Challenges inherent to autonomous wintertime navigation in forests include lack of reliable a Global Navigation Satellite System (GNSS) signal, low feature contrast, high illumination variations and changing environment. This type of off-road environment is an extreme case of situations autonomous cars could encounter in northern regions. Thus, it is important to understand the impact of this harsh environment on autonomous navigation systems. To this end, we present a field report analyzing teach-and-repeat navigation in a subarctic region while subject to large variations of meteorological conditions. First, we describe the system, which relies on point cloud registration to localize a mobile robot through a boreal forest, while simultaneously building a map. We experimentally evaluate this system in over 18.6 km of autonomous navigation in the teach-and-repeat mode. We show that dense vegetation perturbs the GNSS signal, rendering it unsuitable for navigation in forest trails. Furthermore, we highlight the increased uncertainty related to localizing using point cloud registration in forest corridors. We demonstrate that it is not snow precipitation, but snow accumulation that affects our system's ability to localize within the environment. Finally, we expose some lessons learned and challenges from our field campaign to support better experimental work in winter conditions.
* Preprint. Submitted to Field Robotics. 27 pages, 20 figures, 2 tables
We present a field report of CTU-CRAS-NORLAB team from the Subterranean Challenge (SubT) organised by the Defense Advanced Research Projects Agency (DARPA). The contest seeks to advance technologies that would improve the safety and efficiency of search-and-rescue operations in GPS-denied environments. During the contest rounds, teams of mobile robots have to find specific objects while operating in environments with limited radio communication, e.g. mining tunnels, underground stations or natural caverns. We present a heterogeneous exploration robotic system of the CTU-CRAS-NORLAB team, which achieved the third rank at the SubT Tunnel and Urban Circuit rounds and surpassed the performance of all other non-DARPA-funded teams. The field report describes the team's hardware, sensors, algorithms and strategies, and discusses the lessons learned by participating at the DARPA SubT contest.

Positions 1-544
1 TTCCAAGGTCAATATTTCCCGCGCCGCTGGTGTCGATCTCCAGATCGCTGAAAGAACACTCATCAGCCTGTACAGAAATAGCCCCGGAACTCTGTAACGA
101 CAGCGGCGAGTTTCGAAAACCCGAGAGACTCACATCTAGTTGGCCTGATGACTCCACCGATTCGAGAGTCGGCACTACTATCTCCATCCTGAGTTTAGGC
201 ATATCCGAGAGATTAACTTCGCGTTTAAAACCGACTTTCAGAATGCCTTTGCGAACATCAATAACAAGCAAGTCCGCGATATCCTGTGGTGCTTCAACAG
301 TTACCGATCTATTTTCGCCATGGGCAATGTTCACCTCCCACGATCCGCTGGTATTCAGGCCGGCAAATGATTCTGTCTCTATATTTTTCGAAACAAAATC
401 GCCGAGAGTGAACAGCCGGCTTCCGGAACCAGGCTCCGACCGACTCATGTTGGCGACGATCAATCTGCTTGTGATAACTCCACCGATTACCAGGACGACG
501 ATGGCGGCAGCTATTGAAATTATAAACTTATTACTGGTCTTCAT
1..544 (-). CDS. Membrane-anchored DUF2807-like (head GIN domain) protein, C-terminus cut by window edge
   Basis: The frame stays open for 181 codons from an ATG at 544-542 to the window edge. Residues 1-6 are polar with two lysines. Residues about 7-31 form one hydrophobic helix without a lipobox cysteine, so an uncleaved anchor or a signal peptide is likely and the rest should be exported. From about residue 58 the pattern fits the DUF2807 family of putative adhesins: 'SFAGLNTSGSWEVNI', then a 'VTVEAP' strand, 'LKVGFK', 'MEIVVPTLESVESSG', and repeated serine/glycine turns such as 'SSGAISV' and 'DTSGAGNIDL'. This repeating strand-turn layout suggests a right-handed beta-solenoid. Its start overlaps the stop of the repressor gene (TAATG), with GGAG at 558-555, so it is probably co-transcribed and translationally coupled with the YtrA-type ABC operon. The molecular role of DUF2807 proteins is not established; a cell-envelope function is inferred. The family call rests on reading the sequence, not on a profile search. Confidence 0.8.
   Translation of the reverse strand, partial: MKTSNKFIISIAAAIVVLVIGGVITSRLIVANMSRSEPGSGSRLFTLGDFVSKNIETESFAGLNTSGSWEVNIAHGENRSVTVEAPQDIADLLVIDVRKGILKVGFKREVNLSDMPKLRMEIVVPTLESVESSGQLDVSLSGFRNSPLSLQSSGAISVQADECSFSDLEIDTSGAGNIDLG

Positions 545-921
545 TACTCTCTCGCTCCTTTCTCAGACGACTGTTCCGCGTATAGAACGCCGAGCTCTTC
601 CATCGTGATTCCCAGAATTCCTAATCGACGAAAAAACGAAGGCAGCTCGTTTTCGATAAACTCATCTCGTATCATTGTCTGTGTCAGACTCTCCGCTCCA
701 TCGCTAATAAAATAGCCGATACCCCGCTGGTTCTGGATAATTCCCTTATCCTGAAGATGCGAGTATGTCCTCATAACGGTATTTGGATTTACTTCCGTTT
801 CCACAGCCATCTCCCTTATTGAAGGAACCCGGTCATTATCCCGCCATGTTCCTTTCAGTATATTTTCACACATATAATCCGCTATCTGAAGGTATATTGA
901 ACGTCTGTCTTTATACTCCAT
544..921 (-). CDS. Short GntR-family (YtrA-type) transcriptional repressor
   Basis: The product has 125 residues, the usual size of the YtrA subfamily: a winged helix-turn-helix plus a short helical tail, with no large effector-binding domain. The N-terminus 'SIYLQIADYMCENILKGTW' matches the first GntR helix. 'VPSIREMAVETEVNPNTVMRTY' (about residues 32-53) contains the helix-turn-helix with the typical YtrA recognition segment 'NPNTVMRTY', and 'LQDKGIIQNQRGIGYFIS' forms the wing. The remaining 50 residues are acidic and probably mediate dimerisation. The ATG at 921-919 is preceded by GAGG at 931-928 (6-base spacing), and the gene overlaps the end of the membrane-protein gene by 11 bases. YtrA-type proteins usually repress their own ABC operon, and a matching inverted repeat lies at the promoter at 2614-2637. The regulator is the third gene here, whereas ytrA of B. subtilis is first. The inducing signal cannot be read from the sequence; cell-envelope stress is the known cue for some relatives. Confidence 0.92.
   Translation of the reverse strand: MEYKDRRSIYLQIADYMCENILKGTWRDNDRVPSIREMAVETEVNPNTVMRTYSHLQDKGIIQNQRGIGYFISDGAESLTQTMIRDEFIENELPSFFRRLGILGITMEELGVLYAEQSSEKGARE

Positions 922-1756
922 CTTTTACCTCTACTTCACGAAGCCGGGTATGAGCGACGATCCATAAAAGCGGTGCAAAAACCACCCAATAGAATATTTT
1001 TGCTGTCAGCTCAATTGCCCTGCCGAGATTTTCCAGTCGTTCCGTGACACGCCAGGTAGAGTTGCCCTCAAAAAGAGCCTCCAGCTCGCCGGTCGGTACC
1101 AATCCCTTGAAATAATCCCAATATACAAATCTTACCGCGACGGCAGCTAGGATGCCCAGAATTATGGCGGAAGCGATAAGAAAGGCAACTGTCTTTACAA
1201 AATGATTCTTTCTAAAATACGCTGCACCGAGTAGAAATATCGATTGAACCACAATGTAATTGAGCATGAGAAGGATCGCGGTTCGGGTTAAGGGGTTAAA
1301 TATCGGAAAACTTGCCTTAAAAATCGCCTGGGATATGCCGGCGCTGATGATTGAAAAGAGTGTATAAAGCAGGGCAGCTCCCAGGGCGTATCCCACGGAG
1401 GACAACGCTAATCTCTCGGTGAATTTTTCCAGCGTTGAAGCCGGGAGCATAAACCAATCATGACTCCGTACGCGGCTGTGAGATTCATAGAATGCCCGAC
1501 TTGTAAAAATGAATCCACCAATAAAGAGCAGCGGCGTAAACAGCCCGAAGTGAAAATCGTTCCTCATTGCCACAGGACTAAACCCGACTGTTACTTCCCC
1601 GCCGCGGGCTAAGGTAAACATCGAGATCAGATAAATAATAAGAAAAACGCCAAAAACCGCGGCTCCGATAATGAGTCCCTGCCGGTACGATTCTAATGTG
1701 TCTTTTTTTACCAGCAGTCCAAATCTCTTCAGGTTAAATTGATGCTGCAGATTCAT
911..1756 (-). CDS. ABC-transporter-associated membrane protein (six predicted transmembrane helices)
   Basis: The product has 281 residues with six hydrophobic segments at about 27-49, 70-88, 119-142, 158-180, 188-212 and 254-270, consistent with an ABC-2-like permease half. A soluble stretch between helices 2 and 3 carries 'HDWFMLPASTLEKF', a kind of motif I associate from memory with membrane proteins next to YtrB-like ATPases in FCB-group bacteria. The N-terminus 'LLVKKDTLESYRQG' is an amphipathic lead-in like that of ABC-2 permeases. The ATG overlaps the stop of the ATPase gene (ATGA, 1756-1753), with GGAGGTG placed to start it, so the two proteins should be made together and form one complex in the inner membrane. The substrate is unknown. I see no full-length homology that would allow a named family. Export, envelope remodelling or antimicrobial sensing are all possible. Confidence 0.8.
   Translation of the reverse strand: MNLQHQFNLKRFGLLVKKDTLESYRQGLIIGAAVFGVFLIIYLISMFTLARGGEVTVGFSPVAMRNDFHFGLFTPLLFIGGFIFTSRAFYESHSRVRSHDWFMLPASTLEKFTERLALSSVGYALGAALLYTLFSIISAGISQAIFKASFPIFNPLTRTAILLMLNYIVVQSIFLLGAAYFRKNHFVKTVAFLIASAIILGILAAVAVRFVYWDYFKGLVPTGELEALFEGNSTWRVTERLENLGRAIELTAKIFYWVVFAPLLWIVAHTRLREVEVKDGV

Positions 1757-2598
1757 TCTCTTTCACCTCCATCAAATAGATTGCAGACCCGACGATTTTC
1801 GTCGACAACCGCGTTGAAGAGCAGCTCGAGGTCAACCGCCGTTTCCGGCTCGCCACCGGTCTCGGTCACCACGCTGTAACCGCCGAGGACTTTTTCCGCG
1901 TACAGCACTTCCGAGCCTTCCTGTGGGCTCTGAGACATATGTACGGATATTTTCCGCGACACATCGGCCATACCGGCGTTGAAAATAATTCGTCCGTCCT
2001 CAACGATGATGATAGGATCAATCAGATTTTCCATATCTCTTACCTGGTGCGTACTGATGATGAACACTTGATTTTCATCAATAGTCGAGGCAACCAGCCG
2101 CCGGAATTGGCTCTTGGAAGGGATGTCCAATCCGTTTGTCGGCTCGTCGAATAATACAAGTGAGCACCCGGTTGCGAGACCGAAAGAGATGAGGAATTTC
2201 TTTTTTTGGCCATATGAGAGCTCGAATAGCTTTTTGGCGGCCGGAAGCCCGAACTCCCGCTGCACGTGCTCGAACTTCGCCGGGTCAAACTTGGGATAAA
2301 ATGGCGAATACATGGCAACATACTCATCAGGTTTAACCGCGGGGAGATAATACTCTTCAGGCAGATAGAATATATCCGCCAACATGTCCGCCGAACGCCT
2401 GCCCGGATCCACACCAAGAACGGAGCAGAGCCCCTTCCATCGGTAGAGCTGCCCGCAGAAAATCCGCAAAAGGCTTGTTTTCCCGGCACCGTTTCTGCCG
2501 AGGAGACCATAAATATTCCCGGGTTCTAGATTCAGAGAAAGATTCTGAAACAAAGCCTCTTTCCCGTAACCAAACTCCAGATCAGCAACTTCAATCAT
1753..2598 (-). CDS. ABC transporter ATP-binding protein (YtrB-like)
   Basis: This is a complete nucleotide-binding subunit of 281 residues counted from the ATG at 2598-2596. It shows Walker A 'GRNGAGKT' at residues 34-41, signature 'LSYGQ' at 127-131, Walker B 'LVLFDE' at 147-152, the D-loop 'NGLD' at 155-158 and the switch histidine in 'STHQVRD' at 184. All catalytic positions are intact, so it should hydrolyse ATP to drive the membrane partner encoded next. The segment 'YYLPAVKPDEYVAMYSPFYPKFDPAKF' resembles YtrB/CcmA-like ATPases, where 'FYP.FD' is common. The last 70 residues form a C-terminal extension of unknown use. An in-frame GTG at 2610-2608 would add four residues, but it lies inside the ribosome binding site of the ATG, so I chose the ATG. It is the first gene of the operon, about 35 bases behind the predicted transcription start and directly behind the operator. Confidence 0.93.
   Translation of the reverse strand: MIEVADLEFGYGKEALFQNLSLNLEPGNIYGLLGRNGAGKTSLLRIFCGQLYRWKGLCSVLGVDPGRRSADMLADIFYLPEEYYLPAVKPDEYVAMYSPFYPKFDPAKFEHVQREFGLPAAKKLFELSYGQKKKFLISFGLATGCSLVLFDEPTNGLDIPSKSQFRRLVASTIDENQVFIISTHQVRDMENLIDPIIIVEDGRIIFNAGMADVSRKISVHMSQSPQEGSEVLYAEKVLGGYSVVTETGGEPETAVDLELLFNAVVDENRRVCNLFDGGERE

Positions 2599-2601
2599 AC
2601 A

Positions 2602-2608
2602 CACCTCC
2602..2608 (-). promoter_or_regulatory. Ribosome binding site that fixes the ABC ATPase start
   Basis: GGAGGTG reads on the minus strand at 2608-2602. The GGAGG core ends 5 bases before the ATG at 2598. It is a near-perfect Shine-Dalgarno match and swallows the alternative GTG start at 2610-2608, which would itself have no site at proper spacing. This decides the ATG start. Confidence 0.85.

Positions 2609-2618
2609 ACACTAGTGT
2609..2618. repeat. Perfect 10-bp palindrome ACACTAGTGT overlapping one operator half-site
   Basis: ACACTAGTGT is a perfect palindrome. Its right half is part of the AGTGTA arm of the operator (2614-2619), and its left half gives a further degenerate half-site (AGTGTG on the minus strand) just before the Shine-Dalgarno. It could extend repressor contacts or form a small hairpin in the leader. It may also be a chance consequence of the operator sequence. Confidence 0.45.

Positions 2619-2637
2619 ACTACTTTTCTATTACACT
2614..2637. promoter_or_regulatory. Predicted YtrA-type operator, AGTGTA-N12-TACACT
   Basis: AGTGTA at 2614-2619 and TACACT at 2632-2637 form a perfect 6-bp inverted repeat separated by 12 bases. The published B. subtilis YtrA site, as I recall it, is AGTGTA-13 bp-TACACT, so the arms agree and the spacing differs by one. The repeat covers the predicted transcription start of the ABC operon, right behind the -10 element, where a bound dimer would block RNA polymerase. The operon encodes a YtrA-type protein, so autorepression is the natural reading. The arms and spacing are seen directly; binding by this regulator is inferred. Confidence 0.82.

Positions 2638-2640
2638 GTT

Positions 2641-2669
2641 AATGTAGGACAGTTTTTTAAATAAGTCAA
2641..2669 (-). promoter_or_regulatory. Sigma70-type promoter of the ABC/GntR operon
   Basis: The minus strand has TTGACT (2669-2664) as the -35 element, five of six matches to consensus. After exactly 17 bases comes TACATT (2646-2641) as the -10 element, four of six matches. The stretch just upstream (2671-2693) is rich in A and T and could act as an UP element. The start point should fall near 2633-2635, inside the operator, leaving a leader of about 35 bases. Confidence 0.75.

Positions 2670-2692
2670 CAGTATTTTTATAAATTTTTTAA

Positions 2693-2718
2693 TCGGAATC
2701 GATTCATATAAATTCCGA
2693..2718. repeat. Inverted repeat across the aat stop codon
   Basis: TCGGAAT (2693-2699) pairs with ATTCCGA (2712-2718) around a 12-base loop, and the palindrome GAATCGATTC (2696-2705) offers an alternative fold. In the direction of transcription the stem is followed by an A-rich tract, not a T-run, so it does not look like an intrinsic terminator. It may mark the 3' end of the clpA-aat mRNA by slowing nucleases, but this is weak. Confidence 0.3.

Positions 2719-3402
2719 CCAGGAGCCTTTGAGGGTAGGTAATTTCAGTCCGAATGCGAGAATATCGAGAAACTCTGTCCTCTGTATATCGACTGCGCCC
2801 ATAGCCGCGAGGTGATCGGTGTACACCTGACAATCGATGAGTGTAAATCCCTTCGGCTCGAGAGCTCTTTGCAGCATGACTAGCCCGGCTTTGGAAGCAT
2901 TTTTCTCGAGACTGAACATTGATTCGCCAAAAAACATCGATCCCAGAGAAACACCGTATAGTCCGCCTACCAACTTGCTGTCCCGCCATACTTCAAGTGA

* This paper have already been accepted to be published Filed Robotics
special issue about DARPA SubT challange
Registration algorithms, such as Iterative Closest Point (ICP), have proven effective in mobile robot localization algorithms over the last decades. However, they are susceptible to failure when a robot sustains extreme velocities and accelerations. For example, this kind of motion can happen after a collision, causing a point cloud to be heavily skewed. While point cloud de-skewing methods have been explored in the past to increase localization and mapping accuracy, these methods still rely on highly accurate odometry systems or ideal navigation conditions. In this paper, we present a method taking into account the remaining motion uncertainties of the trajectory used to de-skew a point cloud along with the environment geometry to increase the robustness of current registration algorithms. We compare our method to three other solutions in a test bench producing 3D maps with peak accelerations of 200 m/s^2 and 800 rad/s^2. In these extreme scenarios, we demonstrate that our method decreases the error by 9.26 % in translation and by 21.84 % in rotation. The proposed method is generic enough to be integrated to many variants of weighted ICP without adaptation and supports localization robustness in harsher terrains.
* 8 pages, 8 figures, published in 2021 18th Conference on Robots and
Vision (CRV), Burnaby, Canada
In subarctic and arctic areas, large and heavy skid-steered robots are preferred for their robustness and ability to operate on difficult terrain. State estimation, motion control and path planning for these robots rely on accurate odometry models based on wheel velocities. However, the state-of-the-art odometry models for skid-steer mobile robots (SSMRs) have usually been tested on relatively lightweight platforms. In this paper, we focus on how these models perform when deployed on a large and heavy (590 kg) SSMR. We collected more than 2 km of data on both snow and concrete. We compare the ideal differential-drive, extended differential-drive, radius-of-curvature-based, and full linear kinematic models commonly deployed for SSMRs. Each of the models is fine-tuned by searching their optimal parameters on both snow and concrete. We then discuss the relationship between the parameters, the model tuning, and the final accuracy of the models.
* 8 pages, 8 figures, published in 2020 17th Conference on Computer and
Robot Vision (CRV), Ottawa, Canada